Hackers Will One Day Take Over Your Car Because It is a Giant Computer On Wheels

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Little do you know, modern-day cars are like big computers rolling on 4 wheels. There are multiple electronic components on cars, many of which use microprocessors like the computer or smartphone you are reading this article on. Fundamentally, your car has more computing power than was used to launch the rockets and pilot the spacecrafts during the Apollo space program landing many men on the Moon. Thing kicker is, with cars having all of this technology and computer equipment, hackers can take advantage of it and gain control of your vehicle.

Imagine one day you are cruising down the interstate hovering around 70 mph, when suddenly your brakes lock up, and you cause a massive pileup. That wouldn’t be very cool would it. The thing is, this could very well happen if a hacker gained control of the computers on your car, it has been done in testing environments proving case in point.

On any given modern-day car, there are about 50 to over 100 small computers that control several components of your car from the power steering, brakes or your airbags. All of these components must work in sync to provide you with simple transportation from point A to B. You can think of it all like a central nervous system or a main CPU with multiple components or i/o devices attached to it via USB connections. If a hacker infiltrates the CPU, they have unadulterated control over all connected components.

The complexity of cars now days is growing, which leaves vehicles vulnerable to issues and even remote attacks. If a hacker were able to connect to a vehicle in some form, they can seriously wreak havoc on a car and basically cause the vehicle to crash, no matter what the driver did to help prevent it. The video below is a demonstration, which may be considered to be extreme due to hackers physically connecting to the car’s computer systems, of hackers controlling a cars steering and brakes.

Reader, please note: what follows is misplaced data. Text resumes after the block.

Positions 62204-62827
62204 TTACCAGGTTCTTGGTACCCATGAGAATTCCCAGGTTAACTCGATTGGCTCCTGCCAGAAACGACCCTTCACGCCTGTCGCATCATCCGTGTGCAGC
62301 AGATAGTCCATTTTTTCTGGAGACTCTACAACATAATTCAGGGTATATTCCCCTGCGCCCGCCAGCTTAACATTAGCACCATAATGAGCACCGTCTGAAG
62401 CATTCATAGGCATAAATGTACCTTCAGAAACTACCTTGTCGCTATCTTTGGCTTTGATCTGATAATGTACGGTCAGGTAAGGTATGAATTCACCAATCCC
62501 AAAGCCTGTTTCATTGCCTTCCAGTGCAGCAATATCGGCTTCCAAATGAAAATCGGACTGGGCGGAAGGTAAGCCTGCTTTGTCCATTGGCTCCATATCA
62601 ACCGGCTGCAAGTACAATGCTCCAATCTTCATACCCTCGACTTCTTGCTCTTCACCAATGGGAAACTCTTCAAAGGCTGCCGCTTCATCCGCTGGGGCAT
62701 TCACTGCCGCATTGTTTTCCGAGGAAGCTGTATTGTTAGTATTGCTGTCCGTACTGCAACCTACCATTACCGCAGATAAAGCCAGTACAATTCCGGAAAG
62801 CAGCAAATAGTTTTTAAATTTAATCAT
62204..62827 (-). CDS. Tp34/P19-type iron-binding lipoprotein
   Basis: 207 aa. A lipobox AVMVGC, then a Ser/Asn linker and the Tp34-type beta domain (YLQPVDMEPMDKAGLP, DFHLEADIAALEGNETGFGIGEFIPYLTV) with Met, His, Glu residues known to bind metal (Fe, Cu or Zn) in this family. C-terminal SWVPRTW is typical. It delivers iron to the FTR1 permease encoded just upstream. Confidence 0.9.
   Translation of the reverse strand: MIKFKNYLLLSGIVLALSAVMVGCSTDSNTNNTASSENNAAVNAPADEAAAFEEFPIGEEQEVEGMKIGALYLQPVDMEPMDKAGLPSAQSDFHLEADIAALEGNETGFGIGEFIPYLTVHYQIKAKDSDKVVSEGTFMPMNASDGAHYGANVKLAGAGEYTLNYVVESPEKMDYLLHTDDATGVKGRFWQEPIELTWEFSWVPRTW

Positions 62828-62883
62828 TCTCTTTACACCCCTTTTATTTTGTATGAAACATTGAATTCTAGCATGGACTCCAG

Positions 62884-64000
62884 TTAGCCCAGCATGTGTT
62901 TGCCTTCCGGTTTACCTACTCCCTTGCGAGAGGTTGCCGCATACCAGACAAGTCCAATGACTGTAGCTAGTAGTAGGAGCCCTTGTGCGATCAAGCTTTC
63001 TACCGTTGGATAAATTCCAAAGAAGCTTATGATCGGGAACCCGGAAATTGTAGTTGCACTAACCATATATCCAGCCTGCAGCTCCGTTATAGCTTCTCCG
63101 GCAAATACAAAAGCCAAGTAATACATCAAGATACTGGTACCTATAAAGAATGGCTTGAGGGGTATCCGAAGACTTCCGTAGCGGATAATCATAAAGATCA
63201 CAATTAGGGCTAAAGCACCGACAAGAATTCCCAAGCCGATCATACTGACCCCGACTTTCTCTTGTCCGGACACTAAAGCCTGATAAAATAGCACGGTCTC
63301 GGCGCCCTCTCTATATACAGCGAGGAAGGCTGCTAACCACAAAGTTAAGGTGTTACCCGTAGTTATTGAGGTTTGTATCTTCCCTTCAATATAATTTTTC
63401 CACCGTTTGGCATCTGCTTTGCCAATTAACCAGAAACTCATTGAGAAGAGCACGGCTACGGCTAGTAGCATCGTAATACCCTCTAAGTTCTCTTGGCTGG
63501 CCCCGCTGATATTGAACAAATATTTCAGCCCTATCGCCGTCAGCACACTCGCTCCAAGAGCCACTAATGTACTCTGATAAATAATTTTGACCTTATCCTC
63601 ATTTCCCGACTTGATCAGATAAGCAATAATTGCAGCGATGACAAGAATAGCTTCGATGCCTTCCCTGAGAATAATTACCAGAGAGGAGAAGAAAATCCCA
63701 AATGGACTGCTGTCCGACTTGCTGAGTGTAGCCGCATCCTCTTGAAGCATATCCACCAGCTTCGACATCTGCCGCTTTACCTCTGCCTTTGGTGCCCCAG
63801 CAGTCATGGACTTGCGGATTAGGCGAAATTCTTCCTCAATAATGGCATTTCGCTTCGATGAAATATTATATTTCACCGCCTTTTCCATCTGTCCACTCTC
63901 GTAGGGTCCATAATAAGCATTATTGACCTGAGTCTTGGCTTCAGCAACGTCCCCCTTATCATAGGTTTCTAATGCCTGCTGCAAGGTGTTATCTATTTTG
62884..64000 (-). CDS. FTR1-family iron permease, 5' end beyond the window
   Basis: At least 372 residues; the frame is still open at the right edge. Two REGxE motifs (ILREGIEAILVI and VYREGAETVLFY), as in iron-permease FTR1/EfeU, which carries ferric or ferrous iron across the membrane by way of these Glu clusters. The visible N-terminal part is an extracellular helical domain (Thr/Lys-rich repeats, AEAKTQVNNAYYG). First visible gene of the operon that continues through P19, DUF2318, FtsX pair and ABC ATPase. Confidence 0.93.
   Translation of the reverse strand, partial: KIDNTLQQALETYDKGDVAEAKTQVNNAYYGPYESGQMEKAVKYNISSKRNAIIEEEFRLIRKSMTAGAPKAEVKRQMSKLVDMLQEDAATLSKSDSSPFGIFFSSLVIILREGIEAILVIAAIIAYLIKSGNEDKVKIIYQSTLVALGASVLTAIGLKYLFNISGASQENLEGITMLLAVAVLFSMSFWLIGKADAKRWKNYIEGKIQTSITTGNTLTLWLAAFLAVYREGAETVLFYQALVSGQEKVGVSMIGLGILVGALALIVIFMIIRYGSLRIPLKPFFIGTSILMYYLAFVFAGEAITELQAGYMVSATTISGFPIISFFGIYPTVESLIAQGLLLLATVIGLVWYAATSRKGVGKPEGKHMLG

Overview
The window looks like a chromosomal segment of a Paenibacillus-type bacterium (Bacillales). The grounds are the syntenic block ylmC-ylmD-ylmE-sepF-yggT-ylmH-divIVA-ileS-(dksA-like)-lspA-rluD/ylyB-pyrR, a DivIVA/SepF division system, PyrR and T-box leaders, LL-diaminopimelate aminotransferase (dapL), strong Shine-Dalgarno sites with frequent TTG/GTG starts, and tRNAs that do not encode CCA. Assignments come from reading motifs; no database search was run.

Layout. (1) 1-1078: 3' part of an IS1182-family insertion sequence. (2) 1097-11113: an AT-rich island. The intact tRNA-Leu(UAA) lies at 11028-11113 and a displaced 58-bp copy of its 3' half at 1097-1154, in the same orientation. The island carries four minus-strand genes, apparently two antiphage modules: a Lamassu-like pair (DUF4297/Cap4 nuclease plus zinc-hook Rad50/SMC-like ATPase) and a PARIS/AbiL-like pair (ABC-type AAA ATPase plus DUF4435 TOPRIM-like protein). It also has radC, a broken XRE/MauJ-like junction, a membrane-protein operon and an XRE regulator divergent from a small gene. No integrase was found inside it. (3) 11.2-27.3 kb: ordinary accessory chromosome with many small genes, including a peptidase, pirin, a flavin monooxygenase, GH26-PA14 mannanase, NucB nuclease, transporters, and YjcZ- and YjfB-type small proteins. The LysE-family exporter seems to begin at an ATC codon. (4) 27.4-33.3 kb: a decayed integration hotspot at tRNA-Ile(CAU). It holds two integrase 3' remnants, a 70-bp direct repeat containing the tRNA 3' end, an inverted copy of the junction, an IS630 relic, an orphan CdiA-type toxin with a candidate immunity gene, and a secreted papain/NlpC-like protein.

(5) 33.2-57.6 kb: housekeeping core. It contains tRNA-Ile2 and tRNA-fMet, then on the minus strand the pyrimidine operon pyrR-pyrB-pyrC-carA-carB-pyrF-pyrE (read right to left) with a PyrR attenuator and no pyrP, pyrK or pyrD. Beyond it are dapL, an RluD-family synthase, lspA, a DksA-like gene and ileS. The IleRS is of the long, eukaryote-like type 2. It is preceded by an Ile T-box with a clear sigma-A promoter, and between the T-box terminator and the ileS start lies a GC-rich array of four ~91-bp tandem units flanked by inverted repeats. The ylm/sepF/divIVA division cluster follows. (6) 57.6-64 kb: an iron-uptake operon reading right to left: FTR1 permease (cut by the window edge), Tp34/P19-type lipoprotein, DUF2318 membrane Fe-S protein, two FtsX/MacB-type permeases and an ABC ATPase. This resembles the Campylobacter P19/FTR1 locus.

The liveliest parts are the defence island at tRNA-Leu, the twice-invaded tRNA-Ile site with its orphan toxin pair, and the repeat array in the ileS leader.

After viewing the video above, you can conclude that cars are, in fact, hackable. With newer connectivity modules, such as those found in the new Tesla Model S or new Audi vehicles, there is a WIFI or wireless connection that links systems up to the vehicle in ways to get diagnostic reports, remedy an electronic issue or update firmware on the car. This would be the future gateway for hackers to infiltrate a vehicle without physically connecting to it with wires.

Security experts and those who work on various wireless systems to integrate infotainment systems of vehicles all agree that it will take a while for the auto industry to move to a more security internal network than what we are working off of today. This alone is pretty scary.

Have you ever seen the movie Eagle Eye when crooks take over and virtually drive a Porsche Cayenne SUV (clip posted below with NSFW language)? Yeah, that is probably what we may face one day when hackers finally crack the proverbial computer code to control vehicles. Will you be ready?

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